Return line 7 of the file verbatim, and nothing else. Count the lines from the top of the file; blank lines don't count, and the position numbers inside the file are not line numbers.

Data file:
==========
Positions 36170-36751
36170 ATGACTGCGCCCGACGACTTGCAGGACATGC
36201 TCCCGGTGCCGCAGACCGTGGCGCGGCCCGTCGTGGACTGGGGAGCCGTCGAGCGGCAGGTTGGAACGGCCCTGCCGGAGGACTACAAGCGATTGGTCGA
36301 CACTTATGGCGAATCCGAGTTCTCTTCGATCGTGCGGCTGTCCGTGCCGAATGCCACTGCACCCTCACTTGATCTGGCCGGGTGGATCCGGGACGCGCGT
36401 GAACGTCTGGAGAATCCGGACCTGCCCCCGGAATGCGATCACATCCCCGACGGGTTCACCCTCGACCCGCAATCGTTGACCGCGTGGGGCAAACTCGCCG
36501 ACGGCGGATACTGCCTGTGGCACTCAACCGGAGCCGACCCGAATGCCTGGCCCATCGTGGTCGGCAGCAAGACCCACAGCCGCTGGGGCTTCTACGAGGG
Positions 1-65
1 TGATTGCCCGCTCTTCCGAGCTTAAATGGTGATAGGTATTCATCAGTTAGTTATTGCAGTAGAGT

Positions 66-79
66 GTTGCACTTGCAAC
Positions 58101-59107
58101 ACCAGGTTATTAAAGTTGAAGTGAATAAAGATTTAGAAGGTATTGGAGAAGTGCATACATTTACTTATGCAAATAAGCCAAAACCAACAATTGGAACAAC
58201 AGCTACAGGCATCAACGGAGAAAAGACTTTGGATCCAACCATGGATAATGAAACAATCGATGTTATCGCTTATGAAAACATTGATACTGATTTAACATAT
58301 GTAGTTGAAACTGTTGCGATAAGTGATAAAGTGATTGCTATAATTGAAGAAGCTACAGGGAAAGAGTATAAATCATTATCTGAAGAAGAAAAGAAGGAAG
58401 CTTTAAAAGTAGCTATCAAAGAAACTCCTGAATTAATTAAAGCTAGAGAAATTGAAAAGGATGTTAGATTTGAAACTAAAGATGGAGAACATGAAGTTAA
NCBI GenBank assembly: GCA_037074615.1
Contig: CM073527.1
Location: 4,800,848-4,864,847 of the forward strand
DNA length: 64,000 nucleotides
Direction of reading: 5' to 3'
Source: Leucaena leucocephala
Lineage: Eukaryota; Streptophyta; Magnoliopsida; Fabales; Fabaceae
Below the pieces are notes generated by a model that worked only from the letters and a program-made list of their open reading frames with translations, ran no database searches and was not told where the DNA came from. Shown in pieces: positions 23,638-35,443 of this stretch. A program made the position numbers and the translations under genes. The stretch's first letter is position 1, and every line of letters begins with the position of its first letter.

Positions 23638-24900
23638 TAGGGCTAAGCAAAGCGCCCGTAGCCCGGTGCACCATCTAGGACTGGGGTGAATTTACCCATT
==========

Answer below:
Positions 1-65